The only problem with the waypoint system in general, including with the current version of the POI Indicator is that you have to repeatedly press R3 to get the cue to trigger. Whether you're trying to look at the waypoint manually or having the game automatically turn for you, it's still very much an issue as you'll be doing this numerous times even throughout a single mission. Being able to have the cue play constantly without the need for player intervention would certainly prevent numerous strains and sprains on the part of players using these features and make for an overall smoother navigational flow.

More Combat Thoughts

Having played Spider-Man 2018 and Miles Morales with sighted assistance, combat felt very familiar to me, with the sound design being impactful alongside the use of appropriately weighty DualSense haptics as well.

However, that doesn't mean it was a perfect experience. Even being able to choose my own skills and customise my build to my liking within reason in terms of what I can do during combat scenarios, the fact remains there are no audio cues for incoming attacks. This means, in practice, that those that don't have a wind-up are impossible to parry, even if you have the timing set to increased, as sometimes there will be no information from the screen reader itself either to indicate these attacks are coming at you. The prompts from the screen reader for pull, dodge etc though, when they do appear, are extremely useful as they mean that you wouldn't need someone else to tell you when those prompts are available, further increasing player agency and making you feel like your'e in control at all times. Having audio equivalents for these interactions could not only make the player less reliant on the screen reader implementation (which does not allow you to adjust its rate of speech) but could also make for more fluid interactions with both enemies and the environment. I do also, however, understand that this could be a fair amount of extra work.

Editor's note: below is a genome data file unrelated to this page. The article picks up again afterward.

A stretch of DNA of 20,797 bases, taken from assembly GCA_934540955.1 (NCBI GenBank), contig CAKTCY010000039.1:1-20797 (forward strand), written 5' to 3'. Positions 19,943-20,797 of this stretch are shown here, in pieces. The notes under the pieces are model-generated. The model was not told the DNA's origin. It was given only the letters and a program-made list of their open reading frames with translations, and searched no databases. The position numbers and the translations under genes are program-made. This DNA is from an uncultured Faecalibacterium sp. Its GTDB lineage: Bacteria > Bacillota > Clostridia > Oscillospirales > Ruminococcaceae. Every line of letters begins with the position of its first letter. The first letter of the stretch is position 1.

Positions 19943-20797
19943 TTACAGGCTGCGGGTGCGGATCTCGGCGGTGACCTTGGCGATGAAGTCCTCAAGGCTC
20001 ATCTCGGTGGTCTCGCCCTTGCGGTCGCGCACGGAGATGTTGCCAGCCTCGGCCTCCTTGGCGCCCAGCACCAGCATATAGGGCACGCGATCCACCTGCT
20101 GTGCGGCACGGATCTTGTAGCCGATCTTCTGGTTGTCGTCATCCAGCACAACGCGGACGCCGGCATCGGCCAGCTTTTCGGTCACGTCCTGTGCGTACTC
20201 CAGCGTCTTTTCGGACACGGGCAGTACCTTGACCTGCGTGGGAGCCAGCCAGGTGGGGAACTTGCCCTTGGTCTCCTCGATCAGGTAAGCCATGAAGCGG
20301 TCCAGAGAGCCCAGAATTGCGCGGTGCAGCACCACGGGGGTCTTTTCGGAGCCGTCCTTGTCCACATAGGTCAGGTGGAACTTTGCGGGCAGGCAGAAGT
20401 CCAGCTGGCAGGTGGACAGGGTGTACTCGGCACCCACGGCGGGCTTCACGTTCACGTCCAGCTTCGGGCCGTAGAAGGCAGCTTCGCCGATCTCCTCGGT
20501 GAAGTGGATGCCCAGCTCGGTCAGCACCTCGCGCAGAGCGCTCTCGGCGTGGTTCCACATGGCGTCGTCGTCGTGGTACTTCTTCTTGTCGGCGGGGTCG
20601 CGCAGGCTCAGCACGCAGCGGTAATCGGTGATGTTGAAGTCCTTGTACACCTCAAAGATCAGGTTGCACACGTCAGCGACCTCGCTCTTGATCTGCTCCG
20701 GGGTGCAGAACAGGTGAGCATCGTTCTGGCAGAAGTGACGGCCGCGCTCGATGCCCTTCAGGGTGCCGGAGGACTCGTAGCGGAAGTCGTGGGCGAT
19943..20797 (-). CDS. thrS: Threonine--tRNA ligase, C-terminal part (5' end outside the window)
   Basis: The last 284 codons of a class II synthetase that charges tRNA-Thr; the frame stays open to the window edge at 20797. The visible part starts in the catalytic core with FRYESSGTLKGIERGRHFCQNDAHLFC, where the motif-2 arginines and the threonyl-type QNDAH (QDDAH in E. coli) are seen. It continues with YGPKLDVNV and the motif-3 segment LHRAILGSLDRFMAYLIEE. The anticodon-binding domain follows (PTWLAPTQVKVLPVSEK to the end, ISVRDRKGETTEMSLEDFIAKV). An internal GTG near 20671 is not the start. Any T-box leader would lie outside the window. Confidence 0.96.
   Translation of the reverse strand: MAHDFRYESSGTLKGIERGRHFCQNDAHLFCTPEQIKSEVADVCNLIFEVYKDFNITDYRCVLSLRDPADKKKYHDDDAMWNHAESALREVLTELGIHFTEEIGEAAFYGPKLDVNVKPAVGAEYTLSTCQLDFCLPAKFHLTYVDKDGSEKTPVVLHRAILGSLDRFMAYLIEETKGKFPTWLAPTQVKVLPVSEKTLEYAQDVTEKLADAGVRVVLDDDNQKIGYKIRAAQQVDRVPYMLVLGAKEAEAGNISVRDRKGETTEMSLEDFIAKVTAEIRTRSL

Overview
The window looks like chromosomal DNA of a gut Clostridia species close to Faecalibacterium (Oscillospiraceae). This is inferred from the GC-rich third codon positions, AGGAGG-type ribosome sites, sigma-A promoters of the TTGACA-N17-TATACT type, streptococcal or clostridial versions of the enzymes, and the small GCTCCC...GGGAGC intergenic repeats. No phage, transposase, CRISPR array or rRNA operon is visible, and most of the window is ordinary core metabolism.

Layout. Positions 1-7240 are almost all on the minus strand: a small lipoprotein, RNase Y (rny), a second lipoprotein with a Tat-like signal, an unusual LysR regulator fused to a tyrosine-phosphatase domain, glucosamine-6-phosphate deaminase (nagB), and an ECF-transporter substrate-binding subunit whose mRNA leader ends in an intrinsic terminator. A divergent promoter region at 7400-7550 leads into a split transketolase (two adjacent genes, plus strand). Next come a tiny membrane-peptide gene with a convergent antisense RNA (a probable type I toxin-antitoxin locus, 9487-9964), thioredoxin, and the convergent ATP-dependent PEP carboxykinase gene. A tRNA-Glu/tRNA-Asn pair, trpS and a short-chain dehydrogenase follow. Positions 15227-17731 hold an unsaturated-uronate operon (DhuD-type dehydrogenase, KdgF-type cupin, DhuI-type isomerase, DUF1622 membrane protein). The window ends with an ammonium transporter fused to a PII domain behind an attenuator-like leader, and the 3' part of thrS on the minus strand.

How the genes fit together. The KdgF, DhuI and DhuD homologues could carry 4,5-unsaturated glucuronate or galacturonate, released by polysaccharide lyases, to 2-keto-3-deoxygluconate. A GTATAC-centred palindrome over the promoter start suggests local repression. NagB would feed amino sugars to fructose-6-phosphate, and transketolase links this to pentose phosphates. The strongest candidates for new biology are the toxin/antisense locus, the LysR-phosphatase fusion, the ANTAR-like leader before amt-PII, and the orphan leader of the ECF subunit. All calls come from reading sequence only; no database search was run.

The Fail Forward Scenario

If you're unfamiliar, there's an interesting idea of the "fail forward" state. This is where, even if you fail to fully complete a task to 100 percent capacity, you are still progressed to the next sequence. Such states do exist in Spider-Man and you actually encounter one early on in the form of the first drone sequence. Whilst you can collect bonus XP from it (which would've been a great boost), you fail to find most of the path points but are still able to progress, even with simplify puzzles turned on.

Being able to reliably use navigation cues such as the ones we'll discuss soon would be a great solution to this particular type of puzzle.

Side Content?

There's actually a fair amount that you can do in terms of side missions, up to a point of course. This content includes combat challenges that you unlock as part of a mission after Make Your Own Choices, photo ops and memory crystal collectables, all of which have waypoints should you unlock them.

There's also another side mission that actually ties back to a character from the first game, with this mission itself simply titled "Howard". This mission does have licensed music so if you're playing on stream or with the setting to mute this on anyway, you'll want to re-enable it before you start that mission for the full effect.

The Missions Tab

A little while into my gameplay experience, I discovered a way to directly track missions, even if I couldn't find them on the map, thus minimising the amount of endless scrolling I had to do.